Syria Kurds hold first local vote to cement federal push

Syria Kurds hold first local vote to cement federal push

QAMISHLI - Agence France-Presse
Syria Kurds hold first local vote to cement federal push Residents of Kurdish-majority areas of northern Syria began voting on Sept. 22 in the region's first local elections, as part of a push to cement a semi-autonomous regional government. 

The vote is the first stage in a three-part election to select representatives at the district, municipal and regional levels. It has been dismissed by Syria's central government as "a joke,” but for Kurds it represents a step towards a long-sought federal system.

Kurds made up around 15 percent of Syria's pre-war population. They largely stayed out of the uprising that erupted in March 2011, instead quietly building local control in Kurdish-majority areas after the withdrawal of most government troops.

In March 2016, they declared three semi-autonomous regions in the areas under their control, where voting began on Sept. 22 for representatives at the neighborhood or "commune" level.

Elections for executive councils for towns and larger areas are planned for Nov. 3.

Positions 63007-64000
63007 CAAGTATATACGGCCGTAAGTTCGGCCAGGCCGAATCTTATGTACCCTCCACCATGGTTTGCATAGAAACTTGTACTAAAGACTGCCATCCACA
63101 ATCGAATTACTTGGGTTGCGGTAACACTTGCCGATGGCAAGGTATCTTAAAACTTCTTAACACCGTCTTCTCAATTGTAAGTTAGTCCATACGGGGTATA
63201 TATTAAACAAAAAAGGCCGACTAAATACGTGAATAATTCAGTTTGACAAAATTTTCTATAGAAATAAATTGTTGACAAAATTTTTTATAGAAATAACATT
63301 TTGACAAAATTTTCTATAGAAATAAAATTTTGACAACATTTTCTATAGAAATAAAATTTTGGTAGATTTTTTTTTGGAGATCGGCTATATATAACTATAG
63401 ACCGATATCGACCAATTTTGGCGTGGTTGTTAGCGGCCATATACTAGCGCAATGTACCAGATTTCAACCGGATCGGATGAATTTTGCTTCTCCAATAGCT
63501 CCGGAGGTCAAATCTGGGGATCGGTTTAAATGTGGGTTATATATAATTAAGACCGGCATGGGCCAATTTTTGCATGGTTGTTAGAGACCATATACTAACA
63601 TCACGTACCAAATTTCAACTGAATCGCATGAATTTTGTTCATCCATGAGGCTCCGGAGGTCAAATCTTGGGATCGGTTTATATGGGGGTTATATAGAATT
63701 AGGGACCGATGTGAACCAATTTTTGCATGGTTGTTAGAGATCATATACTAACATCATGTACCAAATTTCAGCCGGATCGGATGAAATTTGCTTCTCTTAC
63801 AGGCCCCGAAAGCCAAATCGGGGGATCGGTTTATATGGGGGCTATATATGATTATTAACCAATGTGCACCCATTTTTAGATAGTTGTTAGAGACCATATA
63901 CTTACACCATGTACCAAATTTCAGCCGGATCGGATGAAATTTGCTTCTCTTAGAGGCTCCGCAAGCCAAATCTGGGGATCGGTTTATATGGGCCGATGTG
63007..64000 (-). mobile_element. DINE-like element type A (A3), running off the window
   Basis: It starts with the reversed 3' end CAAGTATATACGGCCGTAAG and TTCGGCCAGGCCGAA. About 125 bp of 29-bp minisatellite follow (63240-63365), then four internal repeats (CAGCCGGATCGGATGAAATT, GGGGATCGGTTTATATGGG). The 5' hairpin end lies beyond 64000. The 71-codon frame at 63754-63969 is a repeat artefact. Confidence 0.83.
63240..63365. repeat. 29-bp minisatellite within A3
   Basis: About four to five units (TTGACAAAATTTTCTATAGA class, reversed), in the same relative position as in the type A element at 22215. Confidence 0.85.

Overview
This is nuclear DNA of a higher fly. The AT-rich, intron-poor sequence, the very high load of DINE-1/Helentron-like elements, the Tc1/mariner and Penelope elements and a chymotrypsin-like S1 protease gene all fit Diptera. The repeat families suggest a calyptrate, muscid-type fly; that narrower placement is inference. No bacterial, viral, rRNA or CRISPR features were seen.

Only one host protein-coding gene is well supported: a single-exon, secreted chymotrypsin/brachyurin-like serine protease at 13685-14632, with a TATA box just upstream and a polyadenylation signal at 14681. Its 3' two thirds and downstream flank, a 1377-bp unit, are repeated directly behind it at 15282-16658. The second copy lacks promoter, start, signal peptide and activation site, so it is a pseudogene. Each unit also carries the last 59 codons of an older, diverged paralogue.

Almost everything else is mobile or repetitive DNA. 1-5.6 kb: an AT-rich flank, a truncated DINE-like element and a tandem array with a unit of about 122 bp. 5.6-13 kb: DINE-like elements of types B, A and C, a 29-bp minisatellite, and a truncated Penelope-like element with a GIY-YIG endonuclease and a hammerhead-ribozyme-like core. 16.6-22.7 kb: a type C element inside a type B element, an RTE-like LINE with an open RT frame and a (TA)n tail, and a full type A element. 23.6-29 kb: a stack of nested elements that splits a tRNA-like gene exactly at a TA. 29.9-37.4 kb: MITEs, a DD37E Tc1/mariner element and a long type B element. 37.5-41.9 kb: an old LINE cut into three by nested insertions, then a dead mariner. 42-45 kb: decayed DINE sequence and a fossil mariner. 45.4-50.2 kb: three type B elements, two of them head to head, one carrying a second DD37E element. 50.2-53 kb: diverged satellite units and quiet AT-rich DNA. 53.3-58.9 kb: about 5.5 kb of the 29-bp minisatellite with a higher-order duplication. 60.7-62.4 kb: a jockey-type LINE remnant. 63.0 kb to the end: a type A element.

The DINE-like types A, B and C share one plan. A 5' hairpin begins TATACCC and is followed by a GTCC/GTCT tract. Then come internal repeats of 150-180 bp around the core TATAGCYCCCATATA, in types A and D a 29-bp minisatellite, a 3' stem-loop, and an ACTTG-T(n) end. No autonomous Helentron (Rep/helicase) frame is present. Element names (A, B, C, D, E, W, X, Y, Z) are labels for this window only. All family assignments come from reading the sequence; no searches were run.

Then, on Jan. 19, 2018, a final phase will elect legislative councils for each of the three regions, as well as a single joint legislative assembly.

At a polling station in Qamishli, in the northwestern province of Hasakeh, men and women, young and old, waited to vote, some eagerly brandishing their light blue voting cards.

They pressed their fingers into ink to fingerprint the cards, and then voted behind a curtain before placing their ballots in envelopes and into transparent boxes.

At the end of the process, an official coated a fingertip on each voter with blue ink to mark them as having voted.

Voter Mohamed Khalil said the election was the realisation of a dream for Syria's Kurds.

"Before, we were foreigners deprived of the right to run in elections and vote," the man told AFP, his grey hair and moustache neatly groomed.

"We didn't know the meaning of freedom, and we didn't have any rights. Today, and for the first time, we have been allowed to vote and stand, and we know the meaning of freedom."
The vote comes days before a controversial independence referendum being organised by Kurds in neighboring Iraq.